This is not a ‘self-help’ post

I am not a Marxist. I think that a classless society is a fairy tale. I am a regular citizen of a developing country in an extensively unequal Asia. The world is unfair but I don’t want to direct all the blame to capitalism. Maybe that’s just how the world is designed.

Because everyone wants to “live,” we work hard to get all the money we can earn. Without money, we cannot enjoy life and do what we want in this commercialized world. You want to travel? You need to get yourself a ridiculously expensive plane ticket and book a ridiculously expensive hotel room. Once you reach your destination, you still need to buy yourself ridiculously expensive food, especially if you are in inflated Singapore (unless you decided to bring some 555 sardines and tuna cans during your trip). That’s just how it is. It’s money that makes the world go round, a cliche goes.

The curse of being too existentialist in a highly commercialized world is that we often get disappointed when we’re not “rich enough” to “live life to the fullest.” But who is to blame? Our bosses who make us work more but do not pay us enough? Our forefathers who invented this very practical yet really exploitative economic system called capitalism? I think it’s too late for that.

So should we just shoot ourselves now?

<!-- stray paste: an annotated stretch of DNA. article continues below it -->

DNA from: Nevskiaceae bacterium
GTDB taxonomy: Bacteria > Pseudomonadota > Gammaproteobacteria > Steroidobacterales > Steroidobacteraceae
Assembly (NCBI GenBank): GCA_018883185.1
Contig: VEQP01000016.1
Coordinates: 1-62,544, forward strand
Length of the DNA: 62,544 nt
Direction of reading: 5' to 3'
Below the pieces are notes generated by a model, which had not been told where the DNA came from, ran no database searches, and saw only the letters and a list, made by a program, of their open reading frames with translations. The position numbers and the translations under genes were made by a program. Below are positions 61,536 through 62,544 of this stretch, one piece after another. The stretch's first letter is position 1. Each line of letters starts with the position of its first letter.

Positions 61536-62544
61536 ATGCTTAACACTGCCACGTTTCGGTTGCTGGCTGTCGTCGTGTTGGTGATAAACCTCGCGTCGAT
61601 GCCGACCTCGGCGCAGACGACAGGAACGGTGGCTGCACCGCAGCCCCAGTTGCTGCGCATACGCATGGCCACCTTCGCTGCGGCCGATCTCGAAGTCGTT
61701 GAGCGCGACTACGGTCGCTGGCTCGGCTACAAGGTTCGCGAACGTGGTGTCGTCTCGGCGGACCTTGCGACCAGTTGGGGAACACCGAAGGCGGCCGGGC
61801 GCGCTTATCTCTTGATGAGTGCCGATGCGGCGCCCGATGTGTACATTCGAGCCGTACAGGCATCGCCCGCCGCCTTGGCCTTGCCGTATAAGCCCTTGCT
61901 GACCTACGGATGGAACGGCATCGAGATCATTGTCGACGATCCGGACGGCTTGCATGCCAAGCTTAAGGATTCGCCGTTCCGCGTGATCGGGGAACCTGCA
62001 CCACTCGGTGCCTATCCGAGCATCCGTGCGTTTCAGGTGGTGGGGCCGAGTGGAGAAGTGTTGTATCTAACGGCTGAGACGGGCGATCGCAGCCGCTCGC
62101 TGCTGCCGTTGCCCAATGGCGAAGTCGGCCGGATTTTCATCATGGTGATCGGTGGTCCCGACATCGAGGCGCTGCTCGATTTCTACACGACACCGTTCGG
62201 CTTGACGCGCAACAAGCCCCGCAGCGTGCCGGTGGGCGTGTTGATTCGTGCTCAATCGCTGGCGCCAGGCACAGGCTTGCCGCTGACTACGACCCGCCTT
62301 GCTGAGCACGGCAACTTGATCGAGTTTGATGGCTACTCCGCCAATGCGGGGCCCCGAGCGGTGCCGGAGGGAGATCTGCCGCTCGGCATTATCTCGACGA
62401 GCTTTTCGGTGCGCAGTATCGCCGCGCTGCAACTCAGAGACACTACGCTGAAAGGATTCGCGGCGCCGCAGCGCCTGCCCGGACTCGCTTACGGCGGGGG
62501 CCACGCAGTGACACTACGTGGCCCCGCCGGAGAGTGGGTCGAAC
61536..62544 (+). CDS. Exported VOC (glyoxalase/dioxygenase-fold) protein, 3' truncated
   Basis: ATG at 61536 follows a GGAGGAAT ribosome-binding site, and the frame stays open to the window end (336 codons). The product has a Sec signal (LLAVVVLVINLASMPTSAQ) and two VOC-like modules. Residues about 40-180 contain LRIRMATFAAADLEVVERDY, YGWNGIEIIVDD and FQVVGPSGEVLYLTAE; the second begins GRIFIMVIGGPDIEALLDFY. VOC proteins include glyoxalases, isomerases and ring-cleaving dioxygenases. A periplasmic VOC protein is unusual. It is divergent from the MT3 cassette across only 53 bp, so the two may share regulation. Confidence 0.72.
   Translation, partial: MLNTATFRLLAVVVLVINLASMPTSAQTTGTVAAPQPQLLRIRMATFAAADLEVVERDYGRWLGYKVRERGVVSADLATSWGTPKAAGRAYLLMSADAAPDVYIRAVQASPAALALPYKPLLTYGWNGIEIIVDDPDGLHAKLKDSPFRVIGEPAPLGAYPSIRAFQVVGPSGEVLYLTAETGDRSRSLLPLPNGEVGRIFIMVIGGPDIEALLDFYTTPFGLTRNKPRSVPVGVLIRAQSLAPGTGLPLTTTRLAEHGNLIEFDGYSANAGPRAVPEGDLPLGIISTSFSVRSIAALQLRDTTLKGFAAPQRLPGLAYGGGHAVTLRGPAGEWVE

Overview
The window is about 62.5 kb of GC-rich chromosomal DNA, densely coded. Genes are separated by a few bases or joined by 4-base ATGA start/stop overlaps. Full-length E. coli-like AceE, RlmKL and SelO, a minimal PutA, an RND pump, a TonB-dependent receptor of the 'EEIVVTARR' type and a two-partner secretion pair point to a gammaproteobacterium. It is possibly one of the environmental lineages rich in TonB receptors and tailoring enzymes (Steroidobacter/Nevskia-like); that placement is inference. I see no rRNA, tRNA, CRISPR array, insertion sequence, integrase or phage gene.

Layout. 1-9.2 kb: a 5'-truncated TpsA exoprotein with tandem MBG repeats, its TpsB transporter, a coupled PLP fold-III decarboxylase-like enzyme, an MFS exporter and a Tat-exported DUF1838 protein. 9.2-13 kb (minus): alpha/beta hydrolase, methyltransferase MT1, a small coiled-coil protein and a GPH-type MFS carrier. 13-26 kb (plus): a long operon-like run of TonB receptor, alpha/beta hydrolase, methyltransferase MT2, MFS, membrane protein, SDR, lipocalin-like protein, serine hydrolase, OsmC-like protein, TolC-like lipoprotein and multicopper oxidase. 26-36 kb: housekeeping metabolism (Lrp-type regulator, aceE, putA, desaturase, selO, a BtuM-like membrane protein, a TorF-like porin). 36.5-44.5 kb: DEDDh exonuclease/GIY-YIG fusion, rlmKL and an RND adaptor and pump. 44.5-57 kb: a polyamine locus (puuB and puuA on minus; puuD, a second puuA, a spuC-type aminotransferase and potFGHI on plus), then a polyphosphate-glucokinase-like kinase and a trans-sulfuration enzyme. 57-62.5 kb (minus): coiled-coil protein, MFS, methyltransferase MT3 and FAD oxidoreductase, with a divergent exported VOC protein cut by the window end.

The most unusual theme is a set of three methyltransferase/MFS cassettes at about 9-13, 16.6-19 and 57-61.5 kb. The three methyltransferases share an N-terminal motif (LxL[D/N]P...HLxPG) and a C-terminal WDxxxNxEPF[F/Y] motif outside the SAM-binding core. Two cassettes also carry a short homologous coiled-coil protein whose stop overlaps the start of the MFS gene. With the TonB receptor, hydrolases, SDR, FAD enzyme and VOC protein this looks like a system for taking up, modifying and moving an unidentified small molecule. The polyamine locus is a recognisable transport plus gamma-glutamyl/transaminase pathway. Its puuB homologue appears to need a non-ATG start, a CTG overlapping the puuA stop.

That really depends on how you see life. If you see it as a banquet exclusively for enjoyment and fun, then I’m sorry but you’ll definitely get disappointed. Life can be sad and happy, unfair and just, sick and healthy – it depends on your idea of it. If you think life is about luxury shoes and bags, then you will really need to slave yourself off at work to earn gazillions of money to afford your kind of life. But if you can learn to understand that more than the money, the expensive clothes and gadgets, life is all about self-discovery, establishing your role in the world and leaving a mark, then the whole experience can be more rewarding.

I do not want to sound all self-help-ish and preachy but there are principles in life that I try to live by everyday to get myself to my final destination: self-actualization. These principles have gotten me through Guillain-Barre Syndrome, the challenges of puberty, adolescence and college, and my first two years in all-consuming UP graduate school. I am not compelling you to follow them but I am hoping that you can extract lessons from them that you can enrich and use everyday.

Save but do not forget to treat yourself. It’s never wrong to be frugal or kuripot as long as you allot money to reward yourself for doing a great job at work or at school. One thing I’m thankful for for not being a Bill Gates is that every time I spend money for something I want, I tend to appreciate it more, knowing that I worked super hard for it.

Honestly, this is something I still need to do and work on. Living from paycheck to paycheck is not good because it could take its toll during emergencies.

Compete but never compare. It’s a capitalist world. If you do not know how to compete, you’re out. A healthy competition is always good as it propels us toward self-growth and self-discovery. The more we’re challenged, the more we test the borders and exceed our expectations. We discover beautiful things in us we never knew existed.

After college, I felt insecure with people of my age who have already made significant strides in their lives. Depression crept in. But I realized that one must not validate their lives by comparing themselves to others. No one is better than anyone else. There’s a good reason we’re called “individuals” – we are all unique.